(November 14–21) On pandemic normality — Austria, and Germany, in lockdown for the un-vaccinated (and regionally even for the vaccinated) / Excluding the unvaxxed from daily life (and making them pay)
/ On pandemic normality — Austria, and Germany, in lockdown for the un-vaccinated (and regionally even for the vaccinated)
Pandemic normality in New South Wales (NSW) these days means about 200 daily new cases, continued high numbers of testing, stellar vaccination rates for those 16 and older, and also for those aged 12–15. (Here are yesterday’s numbers, as provided by NSW Health.) Life is back to some sense of normalcy, lots of outdoors, and indoor, dining and the like. (Someone send Sydney university administrators the memo, please.) In a quarter-mile radius of where I live in Surry Hills, there are now more than a dozen cafés of which about half opened recently. It’s beautiful to see monopolistic competition at work. No protests about pandemic powers worth mentioning. It’s just not a major issue.
Pandemic normality in Victoria seems a different story. Number of cases continues to fluctuate around 1,000 daily. Hospitalizations, including ICU stays and ventilation, are less than one could have feared given case numbers peaked almost four weeks ago. Most likely that is the result of Victoria having followed the NSW roadmap and having pushed hard to get vaccination rates up; at this point it lags NSW by only a couple of percentage points. Meanwhile the vaccination rates in Western Australia, Queensland, and the Northern Territory still lag almost 20 percentage point behind NSW, with South Australia not doing much better. It’s puzzling all around what their game-plan is. Qld and SA apparently want to open up in mid-December — one has to wonder how. Western Australia seems not ready to open up before February or even March. Which means they will lose some of the benefits of seasonality and of course at that point those now vaccinated better get their booster shots.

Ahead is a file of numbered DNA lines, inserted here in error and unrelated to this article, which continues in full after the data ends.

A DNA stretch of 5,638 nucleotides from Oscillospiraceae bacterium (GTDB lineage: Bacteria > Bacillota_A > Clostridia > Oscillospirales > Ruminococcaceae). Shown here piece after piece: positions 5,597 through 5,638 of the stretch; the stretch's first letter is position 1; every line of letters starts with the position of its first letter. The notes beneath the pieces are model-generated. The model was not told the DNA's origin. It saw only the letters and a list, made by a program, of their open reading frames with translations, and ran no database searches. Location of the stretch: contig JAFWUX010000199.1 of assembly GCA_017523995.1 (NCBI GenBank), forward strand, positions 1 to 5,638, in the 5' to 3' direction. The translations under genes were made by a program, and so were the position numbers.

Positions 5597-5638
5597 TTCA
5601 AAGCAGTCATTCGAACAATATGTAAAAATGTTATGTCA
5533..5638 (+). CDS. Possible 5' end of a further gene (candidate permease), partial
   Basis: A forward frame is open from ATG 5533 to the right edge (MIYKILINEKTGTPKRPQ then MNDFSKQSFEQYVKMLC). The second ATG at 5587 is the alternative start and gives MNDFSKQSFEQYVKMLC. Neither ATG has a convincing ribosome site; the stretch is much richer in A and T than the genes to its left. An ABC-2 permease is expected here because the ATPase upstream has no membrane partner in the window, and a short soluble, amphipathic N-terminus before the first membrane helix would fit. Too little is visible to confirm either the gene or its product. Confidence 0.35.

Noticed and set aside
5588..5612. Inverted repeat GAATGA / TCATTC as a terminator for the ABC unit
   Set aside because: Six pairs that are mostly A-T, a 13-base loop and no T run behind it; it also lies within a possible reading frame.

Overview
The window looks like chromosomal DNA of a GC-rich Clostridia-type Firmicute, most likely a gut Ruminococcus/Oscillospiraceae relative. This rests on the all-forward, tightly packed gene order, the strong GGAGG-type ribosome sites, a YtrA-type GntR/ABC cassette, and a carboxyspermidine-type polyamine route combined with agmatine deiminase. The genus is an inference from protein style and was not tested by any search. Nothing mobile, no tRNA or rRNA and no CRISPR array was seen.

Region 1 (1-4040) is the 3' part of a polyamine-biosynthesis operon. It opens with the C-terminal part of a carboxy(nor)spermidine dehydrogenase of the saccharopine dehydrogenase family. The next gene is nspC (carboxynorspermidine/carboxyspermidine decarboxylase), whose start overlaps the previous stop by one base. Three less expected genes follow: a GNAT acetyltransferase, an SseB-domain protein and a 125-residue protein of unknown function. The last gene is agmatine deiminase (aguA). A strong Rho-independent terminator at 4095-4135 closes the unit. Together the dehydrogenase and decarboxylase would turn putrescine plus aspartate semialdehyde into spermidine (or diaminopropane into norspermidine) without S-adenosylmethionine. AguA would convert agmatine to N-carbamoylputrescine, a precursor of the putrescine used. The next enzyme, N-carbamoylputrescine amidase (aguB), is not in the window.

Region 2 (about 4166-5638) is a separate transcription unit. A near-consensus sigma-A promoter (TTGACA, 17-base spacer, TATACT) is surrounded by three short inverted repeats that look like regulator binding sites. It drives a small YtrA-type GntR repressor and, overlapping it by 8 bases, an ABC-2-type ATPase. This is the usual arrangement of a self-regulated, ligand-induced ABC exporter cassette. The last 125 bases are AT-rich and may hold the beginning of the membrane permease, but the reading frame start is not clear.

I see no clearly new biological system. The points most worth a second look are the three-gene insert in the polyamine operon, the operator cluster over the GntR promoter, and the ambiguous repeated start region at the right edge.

Pandemic normality in Victoria at this point also means heated discussions, and huge protests, about new pandemic powers that the Andrews government wants to have in place when its State-of-Emergency powers expire 15 December 2021. The debate has more twists and turns than a Matthew-Mitcham routine, with the Andrews government having to rely on crossbenchers last but not least because branch-stacker supreme Somyurek has discovered principles and maintains that curtailing civil liberties ought to be done in a principled manner. Animal Justice Party member of the Victorian Legislative Council (one of the crossbenchers the Andrews government has to rely on to pass its new pandemic powers legislation), Andy Meddick, claimed that his daughter Kielan was attacked because his willingness to support the legislation. Which predictably led sanctimonious folks like Andrews and Morrison bemoan the state of political discourse. Turns out that particular victim narrative collapsed within a day. Quite the zoo it is.
Over all this political theatre the IBAC proceedings against Somyurek and a bunch of other unsavory Labor apparatchiks did not exactly make headlines, no?
Meanwhile Austria has decided to lock down the unvaccinated (and in fact now the whole country), and Germany is set to follow suit, with the problem currently being massively concentrated in the South and South east (i.e., adjacent to Austria and the Czech Republic where case numbers have gone through the roof, as have numbers of hospitalizations.) Bavaria has ordered comprehensive regional lockdowns for both unvaxxed and vaxxed.